Much Data On Drugs, Human Trafficking, Porn Called Phony

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Be skeptical of some of the numbers used in stories about crime subjects, says Slate media critic Jack Shafer, quoting a new book of essays, “Sex, Drugs, and Body Counts: The Politics of Numbers in Global Crime and Conflict,” edited by Peter Andreas and Kelly M. Greenhill. Andreas notes how the U.S. drug enforcement bureaucracy routinely manipulates figures about drug seizures to “fend off political attacks” that would bruise their budgets. An increase (or decrease) in drugs interdicted at the border may have little relation to how well U.S. Customs is doing its job because most drugs still clear the barriers. Because the public doesn’t understand what interdiction numbers mean, the drug bureaucracy spends money to produce bigger numbers because the public associates “more” with “better.”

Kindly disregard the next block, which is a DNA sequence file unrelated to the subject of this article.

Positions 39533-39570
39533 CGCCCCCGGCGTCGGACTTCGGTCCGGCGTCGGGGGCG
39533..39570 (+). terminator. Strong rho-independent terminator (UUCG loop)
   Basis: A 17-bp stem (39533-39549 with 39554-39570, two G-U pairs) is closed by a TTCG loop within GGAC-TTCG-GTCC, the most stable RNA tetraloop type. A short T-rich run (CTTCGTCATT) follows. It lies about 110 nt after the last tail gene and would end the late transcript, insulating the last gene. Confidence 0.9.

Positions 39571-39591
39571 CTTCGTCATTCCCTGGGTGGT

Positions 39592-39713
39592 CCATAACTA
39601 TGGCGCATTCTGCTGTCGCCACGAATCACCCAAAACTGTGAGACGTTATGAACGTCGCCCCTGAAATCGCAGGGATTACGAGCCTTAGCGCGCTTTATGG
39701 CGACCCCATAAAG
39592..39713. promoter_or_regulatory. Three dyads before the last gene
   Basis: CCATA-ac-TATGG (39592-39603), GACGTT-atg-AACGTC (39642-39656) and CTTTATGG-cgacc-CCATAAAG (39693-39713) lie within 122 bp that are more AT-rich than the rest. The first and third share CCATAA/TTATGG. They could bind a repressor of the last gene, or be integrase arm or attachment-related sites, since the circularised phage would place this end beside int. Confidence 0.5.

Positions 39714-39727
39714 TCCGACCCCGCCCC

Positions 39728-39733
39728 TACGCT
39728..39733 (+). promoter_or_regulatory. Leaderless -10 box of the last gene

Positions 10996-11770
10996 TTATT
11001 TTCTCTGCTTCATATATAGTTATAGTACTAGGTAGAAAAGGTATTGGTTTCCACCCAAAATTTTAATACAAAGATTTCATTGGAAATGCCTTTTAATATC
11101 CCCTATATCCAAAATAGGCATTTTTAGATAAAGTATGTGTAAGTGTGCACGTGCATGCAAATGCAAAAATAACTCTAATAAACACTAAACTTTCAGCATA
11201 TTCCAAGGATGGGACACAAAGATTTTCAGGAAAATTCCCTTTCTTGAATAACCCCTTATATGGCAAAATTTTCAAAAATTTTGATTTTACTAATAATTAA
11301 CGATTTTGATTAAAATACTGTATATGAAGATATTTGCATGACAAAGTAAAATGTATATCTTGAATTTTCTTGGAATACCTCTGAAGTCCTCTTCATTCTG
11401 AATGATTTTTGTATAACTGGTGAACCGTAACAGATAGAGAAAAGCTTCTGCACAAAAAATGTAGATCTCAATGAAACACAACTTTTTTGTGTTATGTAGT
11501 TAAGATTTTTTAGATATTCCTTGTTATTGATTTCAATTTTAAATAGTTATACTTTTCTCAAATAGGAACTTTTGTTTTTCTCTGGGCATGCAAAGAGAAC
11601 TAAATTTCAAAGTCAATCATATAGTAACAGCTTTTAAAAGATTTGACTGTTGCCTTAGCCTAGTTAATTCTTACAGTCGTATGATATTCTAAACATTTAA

Mythical numbers about the size of the worldwide illicit drug market, the number of human beings trafficked across borders, the magnitude of the trade in counterfeit goods, and the amount spent on Internet child pornography are accepted unquestioningly and repeated by credulous media, Andreas says. He cites the work of Carl Bialik in the Wall Street Journal untangling the 2006 assertion that Internet child porn was a $20 billion-a-year business. The figure was in a press release for a congressional hearing and published in the New York Times and the Journal. A congressional staffer said the number came from the National Center for Missing and Exploited Children, which credited consultants at McKinsey & Co., which credited an advocacy group called End Child Prostitution, Child Pornography, and Trafficking of Children for Sexual Purposes. They claimed that the source was the FBI, which denies it.

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